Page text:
Many FTP commands are similar to the Linux commands for navigating the file system. For example, cd changes directory, pwd prints the name of the current working directory, and ls lists the contents of the current directory. Two other common commands are get and put: get is what downloads a file from the remote system to your system, and put uploads (sends) a file from your system to the remote host.

lxo-102.eps Table 3-1 describes some commonly used FTP commands. You don’t have to type the entire FTP command. For a long command, you have to type only the first few characters — enough to identify the command uniquely. For example, to delete a file, you can type dele, and to change the file transfer mode to binary, you can type bin.

Table 3-1 Common FTP Commands




Executes a shell command on the local system. For example, !ls lists the contents of the current directory on the local system.


Displays a list of commands (same as help).


Appends a local file to a remote file.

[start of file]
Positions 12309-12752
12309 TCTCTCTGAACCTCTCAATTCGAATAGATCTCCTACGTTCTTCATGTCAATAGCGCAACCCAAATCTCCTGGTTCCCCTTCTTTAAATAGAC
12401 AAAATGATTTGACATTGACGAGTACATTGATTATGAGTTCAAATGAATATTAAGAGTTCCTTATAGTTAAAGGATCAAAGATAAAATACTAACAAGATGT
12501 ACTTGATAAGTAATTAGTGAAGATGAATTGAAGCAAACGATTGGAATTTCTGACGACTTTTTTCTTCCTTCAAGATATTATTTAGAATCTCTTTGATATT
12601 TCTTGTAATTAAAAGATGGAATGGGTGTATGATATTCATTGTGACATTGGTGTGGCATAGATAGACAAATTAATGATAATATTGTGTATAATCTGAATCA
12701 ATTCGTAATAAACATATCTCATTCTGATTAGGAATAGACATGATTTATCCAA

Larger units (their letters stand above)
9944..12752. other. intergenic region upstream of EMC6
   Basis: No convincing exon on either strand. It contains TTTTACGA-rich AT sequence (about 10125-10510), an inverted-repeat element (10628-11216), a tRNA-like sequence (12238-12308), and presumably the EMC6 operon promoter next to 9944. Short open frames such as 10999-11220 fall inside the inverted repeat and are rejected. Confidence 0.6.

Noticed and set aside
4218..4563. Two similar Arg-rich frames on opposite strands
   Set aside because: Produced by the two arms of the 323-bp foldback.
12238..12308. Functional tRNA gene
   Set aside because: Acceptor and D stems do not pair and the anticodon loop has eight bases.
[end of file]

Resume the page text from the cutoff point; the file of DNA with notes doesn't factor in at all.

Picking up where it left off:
Sets the file transfer type to ASCII (or plain text). This command is the default file transfer type.


Sets the file transfer type to binary.


Ends the FTP session with the remote FTP server and quits the FTP client.


Changes the directory on the remote system. For example, cd /pub/Linux changes the remote directory to /pub/Linux.


Changes the permission settings of a remote file. For example, chmod 644 index.html changes the permission settings of the index.html file on the remote system.


Ends the FTP session with the FTP server and returns to the FTP client’s prompt.


Deletes a remote file. For example, delete bigimage.jpg deletes that file on the remote system.


Lists the contents of the current directory on the remote system.


Ends the FTP session and returns to the FTP client’s prompt. (This command is the same as close.)